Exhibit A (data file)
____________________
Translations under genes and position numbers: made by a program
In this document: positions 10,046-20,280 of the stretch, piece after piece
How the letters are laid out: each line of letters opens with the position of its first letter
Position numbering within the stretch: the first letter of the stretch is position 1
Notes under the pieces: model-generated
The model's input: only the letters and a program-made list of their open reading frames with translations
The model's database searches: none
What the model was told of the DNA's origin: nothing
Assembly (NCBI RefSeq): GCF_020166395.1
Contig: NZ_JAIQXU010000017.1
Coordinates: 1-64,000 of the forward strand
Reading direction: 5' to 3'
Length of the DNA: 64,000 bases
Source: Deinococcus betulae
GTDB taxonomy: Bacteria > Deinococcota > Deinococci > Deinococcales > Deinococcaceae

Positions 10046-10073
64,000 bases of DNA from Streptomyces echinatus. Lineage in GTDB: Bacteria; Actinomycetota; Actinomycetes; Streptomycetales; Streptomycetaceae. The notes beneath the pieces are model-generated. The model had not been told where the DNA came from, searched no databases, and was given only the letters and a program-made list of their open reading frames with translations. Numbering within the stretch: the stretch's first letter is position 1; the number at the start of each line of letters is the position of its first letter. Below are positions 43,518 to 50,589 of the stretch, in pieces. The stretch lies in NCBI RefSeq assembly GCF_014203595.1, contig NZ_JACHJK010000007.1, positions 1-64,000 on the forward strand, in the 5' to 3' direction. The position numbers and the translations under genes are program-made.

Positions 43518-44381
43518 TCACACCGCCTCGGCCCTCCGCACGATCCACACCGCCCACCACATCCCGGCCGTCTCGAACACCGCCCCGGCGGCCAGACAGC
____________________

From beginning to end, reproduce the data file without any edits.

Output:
Translations under genes and position numbers: made by a program
In this document: positions 10,046-20,280 of the stretch, piece after piece
How the letters are laid out: each line of letters opens with the position of its first letter
Position numbering within the stretch: the first letter of the stretch is position 1
Notes under the pieces: model-generated
The model's input: only the letters and a program-made list of their open reading frames with translations
The model's database searches: none
What the model was told of the DNA's origin: nothing
Assembly (NCBI RefSeq): GCF_020166395.1
Contig: NZ_JAIQXU010000017.1
Coordinates: 1-64,000 of the forward strand
Reading direction: 5' to 3'
Length of the DNA: 64,000 bases
Source: Deinococcus betulae
GTDB taxonomy: Bacteria > Deinococcota > Deinococci > Deinococcales > Deinococcaceae

Positions 10046-10073
64,000 bases of DNA from Streptomyces echinatus. Lineage in GTDB: Bacteria; Actinomycetota; Actinomycetes; Streptomycetales; Streptomycetaceae. The notes beneath the pieces are model-generated. The model had not been told where the DNA came from, searched no databases, and was given only the letters and a program-made list of their open reading frames with translations. Numbering within the stretch: the stretch's first letter is position 1; the number at the start of each line of letters is the position of its first letter. Below are positions 43,518 to 50,589 of the stretch, in pieces. The stretch lies in NCBI RefSeq assembly GCF_014203595.1, contig NZ_JACHJK010000007.1, positions 1-64,000 on the forward strand, in the 5' to 3' direction. The position numbers and the translations under genes are program-made.

Positions 43518-44381
43518 TCACACCGCCTCGGCCCTCCGCACGATCCACACCGCCCACCACATCCCGGCCGTCTCGAACACCGCCCCGGCGGCCAGACAGC